Dallas — When the red velvet curtain is shoved back to reveal the expansive and exquisitely detailed set for Annie Baker’s John at Undermain Theatre, the impulse to applaud is overwhelming.
Director Bruce DuBose has clearly worked closely with set designer Robert Winn and properties designer Linda Noland to create a scene that reflects the characters’ personalities and influences the action as much as a bullring tells us we’re about to witness blood in the afternoon.
We’ve entered the world of Mertis (a beautifully maternal Elly Lindsay), the smiling, silver-haired owner of a bed-and-breakfast converted from a Civil War-era hospital on the site of Battle of Gettysburg where 50,000 men died in three days. What we see is a mash-up of Norman Rockwell’s nostalgic home-fires-burning magazine covers and a long afternoon’s worth of dusty thrift shop cabinets stuffed with ceramic tchotchkes and miniature trains and villages. Pushed deep into Undermain’s intimate basement theater, the set opens every nook and cranny and domesticates the iconic concrete columns with rose-covered wallpaper. Included in this mass menagerie is a grandfather clock hand-set nightly by the owner, a player piano with its own agenda, a big Christmas tree with unreliable lights, a model Eifel Tower for the ridiculous breakfast-in-Paris dining nook, and a wonderfully inviting overstuffed sofa, front and center, just waiting for somebody to sit down and spill his or her own traumatic childhood memories to the kindly proprietress.
In seconds, the bell rings and Jenny (a vulnerable, expressive Olivia de Guzman) and Elias (a tight-jawed, wound-up Scott Zenreich) arrive later than expected, and Mertis greets them warmly as they take in the literally hundreds of little objects, framed ancestors and endless bric-a-brac surrounding them. Jenny is repulsed by the tiny villages and imagines the oppressed people locked into them forever, like the transparent snow globes on every table. Later, after a fight with Elias and a freezing room drives her back downstairs, Jenny is spooked by a replica of the very doll she adored and feared as a little girl. Elias is less susceptible to the mesmerism of objects, and when Mertis lights a candle under the angel chimes he tells her it sounds like “rain on concrete.” It’s all in the eye and ear of the beholder, right?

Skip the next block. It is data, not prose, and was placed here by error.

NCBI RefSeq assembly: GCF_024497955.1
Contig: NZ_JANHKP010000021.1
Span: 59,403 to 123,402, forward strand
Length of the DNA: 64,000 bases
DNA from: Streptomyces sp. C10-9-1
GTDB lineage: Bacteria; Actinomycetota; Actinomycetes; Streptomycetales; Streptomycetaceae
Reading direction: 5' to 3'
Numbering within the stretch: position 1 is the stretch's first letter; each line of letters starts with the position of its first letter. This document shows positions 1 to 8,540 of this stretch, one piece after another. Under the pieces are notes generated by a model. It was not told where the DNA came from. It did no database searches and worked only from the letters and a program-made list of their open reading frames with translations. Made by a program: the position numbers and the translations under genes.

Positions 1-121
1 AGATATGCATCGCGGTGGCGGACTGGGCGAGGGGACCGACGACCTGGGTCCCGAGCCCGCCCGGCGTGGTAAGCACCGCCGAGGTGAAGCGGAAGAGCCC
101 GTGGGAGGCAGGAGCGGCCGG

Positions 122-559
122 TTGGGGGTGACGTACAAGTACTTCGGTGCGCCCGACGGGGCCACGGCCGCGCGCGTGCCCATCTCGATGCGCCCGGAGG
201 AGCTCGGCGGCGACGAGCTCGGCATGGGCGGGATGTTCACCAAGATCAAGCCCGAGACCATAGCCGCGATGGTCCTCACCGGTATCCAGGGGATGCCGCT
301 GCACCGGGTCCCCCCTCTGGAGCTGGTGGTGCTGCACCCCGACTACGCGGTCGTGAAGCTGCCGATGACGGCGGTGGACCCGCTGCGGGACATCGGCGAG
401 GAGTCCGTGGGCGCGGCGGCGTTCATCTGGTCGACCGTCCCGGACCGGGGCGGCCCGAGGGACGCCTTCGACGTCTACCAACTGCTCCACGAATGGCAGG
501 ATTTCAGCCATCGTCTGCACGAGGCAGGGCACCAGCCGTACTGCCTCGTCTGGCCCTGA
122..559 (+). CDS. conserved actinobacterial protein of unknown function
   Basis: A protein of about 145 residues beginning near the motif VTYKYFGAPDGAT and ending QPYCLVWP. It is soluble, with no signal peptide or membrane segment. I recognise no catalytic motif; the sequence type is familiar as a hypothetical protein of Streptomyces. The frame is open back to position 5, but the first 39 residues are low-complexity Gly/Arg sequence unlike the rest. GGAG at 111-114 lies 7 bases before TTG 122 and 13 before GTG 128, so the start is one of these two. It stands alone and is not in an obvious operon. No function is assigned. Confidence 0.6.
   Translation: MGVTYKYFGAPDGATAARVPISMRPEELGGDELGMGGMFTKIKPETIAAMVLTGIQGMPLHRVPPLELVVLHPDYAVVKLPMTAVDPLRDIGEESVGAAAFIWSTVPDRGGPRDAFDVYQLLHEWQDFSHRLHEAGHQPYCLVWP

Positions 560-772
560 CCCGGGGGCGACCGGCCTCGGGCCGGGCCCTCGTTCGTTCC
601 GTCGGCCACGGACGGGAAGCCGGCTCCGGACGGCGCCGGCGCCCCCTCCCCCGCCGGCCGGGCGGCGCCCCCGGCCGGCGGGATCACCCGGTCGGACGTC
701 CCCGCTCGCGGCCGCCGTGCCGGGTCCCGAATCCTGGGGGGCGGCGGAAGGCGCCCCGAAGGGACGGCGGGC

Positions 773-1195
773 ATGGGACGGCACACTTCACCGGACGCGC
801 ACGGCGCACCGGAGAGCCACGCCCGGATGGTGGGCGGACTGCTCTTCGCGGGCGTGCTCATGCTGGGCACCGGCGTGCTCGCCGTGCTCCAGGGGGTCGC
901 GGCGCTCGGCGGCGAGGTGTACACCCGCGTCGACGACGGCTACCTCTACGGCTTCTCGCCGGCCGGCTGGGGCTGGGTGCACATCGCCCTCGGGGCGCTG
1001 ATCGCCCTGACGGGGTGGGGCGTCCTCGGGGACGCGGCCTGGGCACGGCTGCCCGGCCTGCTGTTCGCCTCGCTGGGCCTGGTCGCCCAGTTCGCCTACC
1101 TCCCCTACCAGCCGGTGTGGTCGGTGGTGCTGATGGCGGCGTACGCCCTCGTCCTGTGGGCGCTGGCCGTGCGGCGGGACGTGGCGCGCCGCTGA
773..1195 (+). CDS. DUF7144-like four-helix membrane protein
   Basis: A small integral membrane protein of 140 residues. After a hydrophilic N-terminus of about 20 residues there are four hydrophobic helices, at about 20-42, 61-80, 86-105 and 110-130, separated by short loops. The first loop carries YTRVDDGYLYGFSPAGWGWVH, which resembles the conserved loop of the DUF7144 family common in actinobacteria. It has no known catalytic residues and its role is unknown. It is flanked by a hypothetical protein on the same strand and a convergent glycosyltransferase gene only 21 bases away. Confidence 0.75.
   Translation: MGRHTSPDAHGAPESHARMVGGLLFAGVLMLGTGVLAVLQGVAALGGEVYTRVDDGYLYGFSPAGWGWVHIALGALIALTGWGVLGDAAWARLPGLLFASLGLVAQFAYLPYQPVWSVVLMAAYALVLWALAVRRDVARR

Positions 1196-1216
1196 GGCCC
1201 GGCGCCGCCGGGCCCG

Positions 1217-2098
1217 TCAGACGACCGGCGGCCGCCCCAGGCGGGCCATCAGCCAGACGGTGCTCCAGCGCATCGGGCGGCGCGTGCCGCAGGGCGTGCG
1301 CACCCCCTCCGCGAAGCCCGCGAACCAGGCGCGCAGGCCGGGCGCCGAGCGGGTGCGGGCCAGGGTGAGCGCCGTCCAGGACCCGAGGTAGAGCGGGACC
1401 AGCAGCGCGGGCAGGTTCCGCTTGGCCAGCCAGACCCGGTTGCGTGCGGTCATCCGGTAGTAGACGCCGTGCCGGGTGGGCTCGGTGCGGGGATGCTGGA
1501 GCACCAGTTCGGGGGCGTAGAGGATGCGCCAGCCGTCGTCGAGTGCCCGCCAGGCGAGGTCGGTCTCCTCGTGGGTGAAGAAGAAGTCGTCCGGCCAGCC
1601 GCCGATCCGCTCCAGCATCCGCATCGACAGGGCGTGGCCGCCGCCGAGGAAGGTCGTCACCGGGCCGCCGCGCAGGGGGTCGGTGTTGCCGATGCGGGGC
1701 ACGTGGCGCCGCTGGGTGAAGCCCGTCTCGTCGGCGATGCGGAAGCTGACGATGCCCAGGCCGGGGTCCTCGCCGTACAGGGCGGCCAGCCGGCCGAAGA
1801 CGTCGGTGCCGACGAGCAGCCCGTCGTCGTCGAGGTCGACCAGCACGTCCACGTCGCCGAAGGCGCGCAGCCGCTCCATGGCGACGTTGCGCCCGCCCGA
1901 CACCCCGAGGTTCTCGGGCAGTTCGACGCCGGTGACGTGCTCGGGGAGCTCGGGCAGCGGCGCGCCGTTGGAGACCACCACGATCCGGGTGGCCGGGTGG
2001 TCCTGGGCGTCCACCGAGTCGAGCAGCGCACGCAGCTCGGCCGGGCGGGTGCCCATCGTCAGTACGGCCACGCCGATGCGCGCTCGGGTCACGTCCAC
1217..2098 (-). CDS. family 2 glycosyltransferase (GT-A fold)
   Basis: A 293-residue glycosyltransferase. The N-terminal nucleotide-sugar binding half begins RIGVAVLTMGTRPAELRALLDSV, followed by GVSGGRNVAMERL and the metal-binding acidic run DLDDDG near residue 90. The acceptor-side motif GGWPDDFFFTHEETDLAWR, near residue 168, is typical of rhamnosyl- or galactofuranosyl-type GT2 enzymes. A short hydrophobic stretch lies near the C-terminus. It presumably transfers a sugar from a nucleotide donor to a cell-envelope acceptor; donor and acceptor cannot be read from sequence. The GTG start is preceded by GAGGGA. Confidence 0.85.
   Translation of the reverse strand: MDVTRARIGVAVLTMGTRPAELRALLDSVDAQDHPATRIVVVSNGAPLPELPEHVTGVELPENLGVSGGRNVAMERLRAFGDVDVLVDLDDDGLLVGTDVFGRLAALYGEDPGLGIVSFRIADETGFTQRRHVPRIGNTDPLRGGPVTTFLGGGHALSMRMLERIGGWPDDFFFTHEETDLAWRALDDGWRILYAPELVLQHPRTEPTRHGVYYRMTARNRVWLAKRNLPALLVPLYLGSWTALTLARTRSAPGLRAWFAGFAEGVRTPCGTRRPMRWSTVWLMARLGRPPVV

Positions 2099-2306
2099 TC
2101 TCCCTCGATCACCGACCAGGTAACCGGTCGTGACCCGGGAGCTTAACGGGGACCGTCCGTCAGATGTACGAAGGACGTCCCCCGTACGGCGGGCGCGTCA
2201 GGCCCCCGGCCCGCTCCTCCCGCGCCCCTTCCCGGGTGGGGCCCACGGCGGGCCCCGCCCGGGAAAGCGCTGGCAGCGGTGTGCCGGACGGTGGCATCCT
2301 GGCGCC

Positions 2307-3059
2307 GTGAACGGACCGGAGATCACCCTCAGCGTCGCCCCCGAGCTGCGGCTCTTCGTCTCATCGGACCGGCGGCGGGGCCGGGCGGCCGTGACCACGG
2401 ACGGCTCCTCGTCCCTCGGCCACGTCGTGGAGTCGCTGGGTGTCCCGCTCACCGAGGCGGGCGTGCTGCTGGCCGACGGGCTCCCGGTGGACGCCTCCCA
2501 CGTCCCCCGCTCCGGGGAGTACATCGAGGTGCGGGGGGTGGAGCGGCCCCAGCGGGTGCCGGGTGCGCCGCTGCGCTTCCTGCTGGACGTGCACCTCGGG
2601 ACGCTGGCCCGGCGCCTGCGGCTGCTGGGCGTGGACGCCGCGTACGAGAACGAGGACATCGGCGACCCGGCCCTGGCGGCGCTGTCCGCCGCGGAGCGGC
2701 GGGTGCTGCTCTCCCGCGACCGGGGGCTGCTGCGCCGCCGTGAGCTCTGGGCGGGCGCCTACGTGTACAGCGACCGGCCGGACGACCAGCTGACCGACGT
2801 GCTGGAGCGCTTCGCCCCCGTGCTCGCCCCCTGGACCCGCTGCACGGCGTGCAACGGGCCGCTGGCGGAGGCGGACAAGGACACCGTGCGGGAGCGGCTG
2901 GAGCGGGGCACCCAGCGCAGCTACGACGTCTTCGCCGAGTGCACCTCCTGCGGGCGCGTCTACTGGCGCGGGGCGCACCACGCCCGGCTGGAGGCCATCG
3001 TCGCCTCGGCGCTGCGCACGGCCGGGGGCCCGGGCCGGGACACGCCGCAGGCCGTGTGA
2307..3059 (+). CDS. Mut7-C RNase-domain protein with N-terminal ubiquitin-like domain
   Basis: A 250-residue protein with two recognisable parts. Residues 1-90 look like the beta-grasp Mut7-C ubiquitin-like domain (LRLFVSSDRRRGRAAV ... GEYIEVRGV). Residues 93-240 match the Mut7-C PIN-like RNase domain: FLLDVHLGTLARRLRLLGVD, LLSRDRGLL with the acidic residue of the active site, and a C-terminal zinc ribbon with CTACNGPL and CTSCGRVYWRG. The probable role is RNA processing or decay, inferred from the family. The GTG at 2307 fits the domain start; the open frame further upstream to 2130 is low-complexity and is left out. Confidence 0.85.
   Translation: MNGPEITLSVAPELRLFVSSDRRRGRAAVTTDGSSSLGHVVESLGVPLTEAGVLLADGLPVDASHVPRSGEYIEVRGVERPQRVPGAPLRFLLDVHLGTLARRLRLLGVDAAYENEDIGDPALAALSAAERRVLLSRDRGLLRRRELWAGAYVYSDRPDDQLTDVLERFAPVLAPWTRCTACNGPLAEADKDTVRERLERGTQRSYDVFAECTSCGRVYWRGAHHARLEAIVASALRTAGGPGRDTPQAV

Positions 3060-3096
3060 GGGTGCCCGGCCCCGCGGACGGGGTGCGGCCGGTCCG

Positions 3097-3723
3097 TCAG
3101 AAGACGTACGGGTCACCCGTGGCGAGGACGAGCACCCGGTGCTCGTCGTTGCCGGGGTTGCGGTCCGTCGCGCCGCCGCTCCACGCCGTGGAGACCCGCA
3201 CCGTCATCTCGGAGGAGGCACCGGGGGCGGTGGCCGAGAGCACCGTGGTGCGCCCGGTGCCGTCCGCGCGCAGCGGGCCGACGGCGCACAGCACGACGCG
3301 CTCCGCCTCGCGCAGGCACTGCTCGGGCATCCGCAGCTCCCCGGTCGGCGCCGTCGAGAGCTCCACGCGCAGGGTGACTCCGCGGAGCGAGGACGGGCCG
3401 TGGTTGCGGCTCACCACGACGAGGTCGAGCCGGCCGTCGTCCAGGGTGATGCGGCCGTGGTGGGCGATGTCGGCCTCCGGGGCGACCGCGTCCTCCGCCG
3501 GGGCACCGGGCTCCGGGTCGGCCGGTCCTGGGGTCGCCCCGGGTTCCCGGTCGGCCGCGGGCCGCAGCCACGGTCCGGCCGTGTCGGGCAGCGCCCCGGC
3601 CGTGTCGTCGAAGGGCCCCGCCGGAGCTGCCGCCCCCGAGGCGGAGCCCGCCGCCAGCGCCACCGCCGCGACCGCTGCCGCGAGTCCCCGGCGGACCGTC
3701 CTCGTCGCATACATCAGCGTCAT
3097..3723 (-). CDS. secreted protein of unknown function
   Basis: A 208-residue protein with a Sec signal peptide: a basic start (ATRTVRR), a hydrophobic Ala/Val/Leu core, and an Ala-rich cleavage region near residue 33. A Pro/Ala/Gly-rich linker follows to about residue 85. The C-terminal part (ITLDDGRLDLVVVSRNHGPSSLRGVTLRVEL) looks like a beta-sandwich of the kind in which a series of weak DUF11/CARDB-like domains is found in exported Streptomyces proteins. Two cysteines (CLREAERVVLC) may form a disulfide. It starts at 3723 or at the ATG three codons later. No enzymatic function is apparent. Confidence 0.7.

As the play gets underway, so do the quarreling couple. Their bickering escalates until Elias, the history buff who brought them to this weird spot, takes off to see the local battlefields. Jenny pleads cramps and this opens the middle of the play to a long sit-down with Mertis and Genevieve (hilarious, compelling Rhonda Boutté in seer mode), her blind best friend who gets dropped off daily for a visit and a rage-fueled trip down memory lane. Genevieve’s crazy tale of her breakdown caused by her hallucinations of her awful divorced husband, John, is a bizarre set piece in itself. Drinking wine and sipping tea, Jenny recalls she once knew a man named John. “Everybody does,” says Mertis, setting up the play’s title premise. Just what sort of guy was your John?
Baker takes some chances and has some fun with this extravagant setting and two women who form a benign coven of caretakers—or cuckoos—mulling over the bull-in-a-china shop effect of most men in their world. Aside from Mertis’ brief, grisly description of knee-deep piles of amputated arms and legs outside the hospital following the big battle, Gettysburg itself doesn’t figure much in the play. When the plot is stirred, Lindsay’s enigmatic Mertis particularly turns out to have more going on than the husband who never appears.
De Guzman’s Jenny is a delight to watch. Making amends after a fight, shivering with cold and fear, or warming up to the odd style of an older generation of women, her eyes grow large and her face says as much or more than her words. Zenreich, in a scruffy beard and black-framed glasses, is convincing as a conflicted man trying to come to grips with his past, and how the men around him have skewed his idea of loving.
Baker, whose Pulitzer Prize-winning and lengthy play The Flick was seen at Undermain a few years ago, and whose The Aliens has been done by several local theaters, has emerged as one of America’s great playwriting voices. John runs two hours and 45 minutes, including two intermissions, and will leave you with a new respect for the old women in your neighborhood—as well as the urge to empty all the curio cabinets in your house.